Yesterday, WUR planted 1500 trees on 15 hectares of arable land in Lelystad, in the first large-scale Dutch facility for agroforestry research. The Field Crops business unit will be combining the cultivation of arable and horticultural crops with rows of trees — initially fast-growing trees such as elms and poplars, and later hazels.
‘There will be six long rows of trees with variations in the distance between them,’ says the research leader Maureen Schoutsen. ‘We want to measure the effect of the rows of trees on the microclimate, for example the wind speed — trees break the wind — but also the temperature and soil moisture content.’
‘Our hypothesis is that hedge banks improve growing conditions and therefore yields, but only from a certain distance from the row of trees. The yield may actually be lower in plots right next to the hedge bank. The overall effect should be positive, though.’ The experiment will also show how far apart the rows of trees need to be for the optimum effect.
The researchers are using a cropping plan that includes potatoes, winter wheat, carrots, cabbage and spinach in rotation. The fast-growing trees were planted today and the hazels will follow at the end of the year. ‘The fast-growing trees should shield the hazels from the wind as they don’t like the wind. In eight years’ time, we’ll take out the fast-growing trees again.’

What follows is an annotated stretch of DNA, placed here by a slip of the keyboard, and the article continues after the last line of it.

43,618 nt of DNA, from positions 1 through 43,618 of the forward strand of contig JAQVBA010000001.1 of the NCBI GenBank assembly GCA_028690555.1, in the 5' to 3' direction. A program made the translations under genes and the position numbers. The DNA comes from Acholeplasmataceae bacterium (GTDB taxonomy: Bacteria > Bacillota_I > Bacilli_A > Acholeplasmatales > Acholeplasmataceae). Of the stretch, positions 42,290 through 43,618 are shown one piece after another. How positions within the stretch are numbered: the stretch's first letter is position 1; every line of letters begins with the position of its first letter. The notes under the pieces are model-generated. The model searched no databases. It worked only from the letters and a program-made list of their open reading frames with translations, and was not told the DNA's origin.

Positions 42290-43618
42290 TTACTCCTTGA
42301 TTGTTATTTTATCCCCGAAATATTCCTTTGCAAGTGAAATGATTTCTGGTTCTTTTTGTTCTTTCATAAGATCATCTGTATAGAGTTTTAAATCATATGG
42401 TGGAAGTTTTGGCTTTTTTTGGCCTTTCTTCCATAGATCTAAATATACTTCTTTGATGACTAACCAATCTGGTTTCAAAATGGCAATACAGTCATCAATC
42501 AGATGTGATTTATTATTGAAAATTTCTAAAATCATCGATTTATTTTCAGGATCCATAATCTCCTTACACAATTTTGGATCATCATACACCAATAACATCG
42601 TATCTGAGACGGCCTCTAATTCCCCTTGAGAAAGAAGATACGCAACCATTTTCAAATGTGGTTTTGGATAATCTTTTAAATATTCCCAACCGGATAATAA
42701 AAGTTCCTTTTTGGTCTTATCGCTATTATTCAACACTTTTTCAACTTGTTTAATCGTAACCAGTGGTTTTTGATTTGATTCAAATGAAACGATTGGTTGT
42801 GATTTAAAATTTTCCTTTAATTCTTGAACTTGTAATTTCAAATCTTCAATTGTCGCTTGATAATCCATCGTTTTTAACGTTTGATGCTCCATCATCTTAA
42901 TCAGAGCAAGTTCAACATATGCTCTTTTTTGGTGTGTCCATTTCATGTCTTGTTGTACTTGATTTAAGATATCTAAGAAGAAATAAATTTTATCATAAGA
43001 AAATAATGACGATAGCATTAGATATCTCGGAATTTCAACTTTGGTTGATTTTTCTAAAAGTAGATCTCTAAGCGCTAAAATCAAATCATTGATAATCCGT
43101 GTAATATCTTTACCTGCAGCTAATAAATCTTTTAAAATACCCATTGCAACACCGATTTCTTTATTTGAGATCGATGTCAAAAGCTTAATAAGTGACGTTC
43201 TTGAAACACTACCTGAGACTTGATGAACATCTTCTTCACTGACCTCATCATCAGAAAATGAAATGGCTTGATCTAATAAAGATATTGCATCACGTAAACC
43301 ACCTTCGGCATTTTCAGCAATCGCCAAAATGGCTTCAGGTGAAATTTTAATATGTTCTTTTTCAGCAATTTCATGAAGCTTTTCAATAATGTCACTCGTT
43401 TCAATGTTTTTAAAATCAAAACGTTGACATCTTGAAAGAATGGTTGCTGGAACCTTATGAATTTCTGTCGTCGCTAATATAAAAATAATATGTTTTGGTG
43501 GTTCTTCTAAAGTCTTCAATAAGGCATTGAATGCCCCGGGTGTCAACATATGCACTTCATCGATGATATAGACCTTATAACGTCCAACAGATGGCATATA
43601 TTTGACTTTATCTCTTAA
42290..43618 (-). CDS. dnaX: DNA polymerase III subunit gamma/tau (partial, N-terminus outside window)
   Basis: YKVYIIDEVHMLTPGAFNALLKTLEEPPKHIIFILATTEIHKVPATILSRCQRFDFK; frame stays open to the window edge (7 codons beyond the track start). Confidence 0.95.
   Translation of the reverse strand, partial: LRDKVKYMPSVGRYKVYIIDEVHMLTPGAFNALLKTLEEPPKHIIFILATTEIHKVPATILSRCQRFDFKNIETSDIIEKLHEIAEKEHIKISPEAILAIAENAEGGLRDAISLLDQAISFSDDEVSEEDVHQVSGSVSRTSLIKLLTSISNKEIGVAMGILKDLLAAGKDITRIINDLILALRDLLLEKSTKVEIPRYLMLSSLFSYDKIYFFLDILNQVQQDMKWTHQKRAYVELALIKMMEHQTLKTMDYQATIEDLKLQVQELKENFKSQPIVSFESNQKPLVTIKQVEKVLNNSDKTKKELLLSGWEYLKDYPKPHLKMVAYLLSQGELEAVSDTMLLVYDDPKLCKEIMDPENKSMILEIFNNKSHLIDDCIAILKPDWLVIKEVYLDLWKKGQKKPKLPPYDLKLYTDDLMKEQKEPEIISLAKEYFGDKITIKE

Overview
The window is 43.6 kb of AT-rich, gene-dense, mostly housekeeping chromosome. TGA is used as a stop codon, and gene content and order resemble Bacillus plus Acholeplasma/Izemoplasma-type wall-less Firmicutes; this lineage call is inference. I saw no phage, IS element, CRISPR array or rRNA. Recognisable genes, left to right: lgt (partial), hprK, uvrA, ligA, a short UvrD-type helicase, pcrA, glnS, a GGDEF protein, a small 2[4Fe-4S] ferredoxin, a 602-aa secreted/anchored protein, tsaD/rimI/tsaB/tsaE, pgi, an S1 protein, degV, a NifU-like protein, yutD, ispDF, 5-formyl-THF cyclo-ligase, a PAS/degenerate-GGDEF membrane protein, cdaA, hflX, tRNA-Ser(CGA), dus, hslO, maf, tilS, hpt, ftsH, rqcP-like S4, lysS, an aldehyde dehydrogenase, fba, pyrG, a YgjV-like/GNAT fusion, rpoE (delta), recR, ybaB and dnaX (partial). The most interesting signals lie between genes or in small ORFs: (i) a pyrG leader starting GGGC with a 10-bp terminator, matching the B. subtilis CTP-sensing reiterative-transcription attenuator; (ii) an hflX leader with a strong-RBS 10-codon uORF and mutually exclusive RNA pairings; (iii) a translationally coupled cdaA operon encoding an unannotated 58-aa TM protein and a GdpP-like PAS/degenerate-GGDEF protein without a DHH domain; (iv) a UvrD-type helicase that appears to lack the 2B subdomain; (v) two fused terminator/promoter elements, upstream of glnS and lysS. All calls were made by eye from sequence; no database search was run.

The Field Crops unit is also investigating whether the tree rows — a kind of strip cropping — impede the spread of plant diseases. In addition, the researchers will be assessing the soil fertility, biodiversity, CO2 uptake in the soil and any income benefits to the arable farmers from the nuts. ‘You have less area for your crops with the hedgerow trees but the remaining land may be more productive,’ explains Schoutsen.
The agroforestry project is part of the Agroecology and Technology Test Location, which was set up two years ago. The research facility is funded by WUR and the experiment by the Agrifood Top Sector in a four-year research programme that farmers are involved in too. Schoutsen hopes there will be long-term funding for the Test Location. ‘Trees need time to grow so this is a long-term project. We expect the first scientific publications in six years but it will take 15 to 20 years before we have a mature agroforestry system.’